GAYLORD -- A state appeals court upheld an injunction against an oil contamination cleanup project that opponents said would damage the Au Sable River watershed, but overturned a portion of a local judge's nearly 2-year-old ruling.

Appellate judges reversed 46th Circuit Court Judge Dennis Murphy's ruling that a state easement granted to Merit Energy did not convey riparian rights at Kolke Creek near Gaylord. They also reversed Murphy's decision not to dismiss the Michigan Department of Environmental Quality from a suit.

The case involves years of contamination at a site in Otsego County's Hayes Township, where Merit Energy proposed to remove petrochemicals from the groundwater, then pump the treated water to the edge of Kolke Creek and discharge it into the stream.

The creek is part of the headwaters to the venerated Au Sable River, one of Michigan's best-known trout streams.

Merit proposed to discharge 1.15 million gallons per day of treated water into the creek over several years.

Nonprofit conservation group Anglers of the Au Sable sued the company and DEQ to halt the project, in conjunction with local riparian property owners. They argued the treated water would be detrimental to the stream's sensitive ecosystem, among other issues.

Now that the DEQ is removed from the case, that means Merit alone must reimburse the plaintiffs for their legal fees.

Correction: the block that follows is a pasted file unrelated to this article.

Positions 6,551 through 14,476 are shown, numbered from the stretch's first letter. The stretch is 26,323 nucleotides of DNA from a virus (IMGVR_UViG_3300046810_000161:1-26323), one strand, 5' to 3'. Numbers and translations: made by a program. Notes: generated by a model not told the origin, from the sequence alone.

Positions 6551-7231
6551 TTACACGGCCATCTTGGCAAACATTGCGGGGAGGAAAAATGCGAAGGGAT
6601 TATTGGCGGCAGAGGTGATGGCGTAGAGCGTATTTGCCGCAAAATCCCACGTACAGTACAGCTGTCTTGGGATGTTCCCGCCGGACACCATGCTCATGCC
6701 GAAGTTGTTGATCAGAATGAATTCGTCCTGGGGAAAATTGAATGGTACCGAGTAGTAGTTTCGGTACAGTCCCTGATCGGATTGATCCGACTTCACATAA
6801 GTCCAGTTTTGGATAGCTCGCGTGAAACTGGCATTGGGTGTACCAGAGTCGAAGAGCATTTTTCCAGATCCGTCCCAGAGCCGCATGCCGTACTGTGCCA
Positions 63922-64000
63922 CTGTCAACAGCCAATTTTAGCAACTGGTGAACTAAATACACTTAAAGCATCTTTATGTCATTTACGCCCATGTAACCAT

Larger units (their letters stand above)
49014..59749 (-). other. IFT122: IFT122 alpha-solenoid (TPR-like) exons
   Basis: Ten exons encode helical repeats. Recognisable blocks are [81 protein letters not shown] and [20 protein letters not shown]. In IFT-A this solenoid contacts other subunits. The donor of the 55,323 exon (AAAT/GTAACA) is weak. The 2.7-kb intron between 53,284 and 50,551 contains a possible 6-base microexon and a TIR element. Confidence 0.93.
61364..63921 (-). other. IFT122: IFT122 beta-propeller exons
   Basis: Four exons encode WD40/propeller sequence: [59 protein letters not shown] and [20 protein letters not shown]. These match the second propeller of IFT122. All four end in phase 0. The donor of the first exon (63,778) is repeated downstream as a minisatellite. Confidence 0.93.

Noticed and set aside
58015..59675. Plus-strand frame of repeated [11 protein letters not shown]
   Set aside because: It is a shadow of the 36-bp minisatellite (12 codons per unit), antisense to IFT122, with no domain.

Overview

DEQ spokesman Robert McCann could not be reached for comment. Nor could Lansing attorney Charles Barbieri, who represents Merit.

"We're pleased the Court of Appeals upheld the majority of the Circuit Court opinion," said Gaylord attorney Susan Hlywa Topp, who represents the riparian property owners.

Her clients have not decided whether to appeal the appeals court's partial reversal, Topp said.

Rusty Gates, president of Anglers of the Au Sable, viewed the decision to uphold the injunction as another victory.

"We're smiling and grinning. They never should have tried to put that water in the creek in the first place," Gates said.

Traverse City attorney Jim Olson, who represents the anglers group, agreed.

"It's a victory for the headwaters of the Au Sable River, Kolke Creek and Lynn Lake. Also for the citizens of Michigan," he said.

Olson hopes this decision marks the end of the case, he said.

Court of Appeals Judges Christopher Murray, Jane Markey and Kurtis Wilder reviewed the case.

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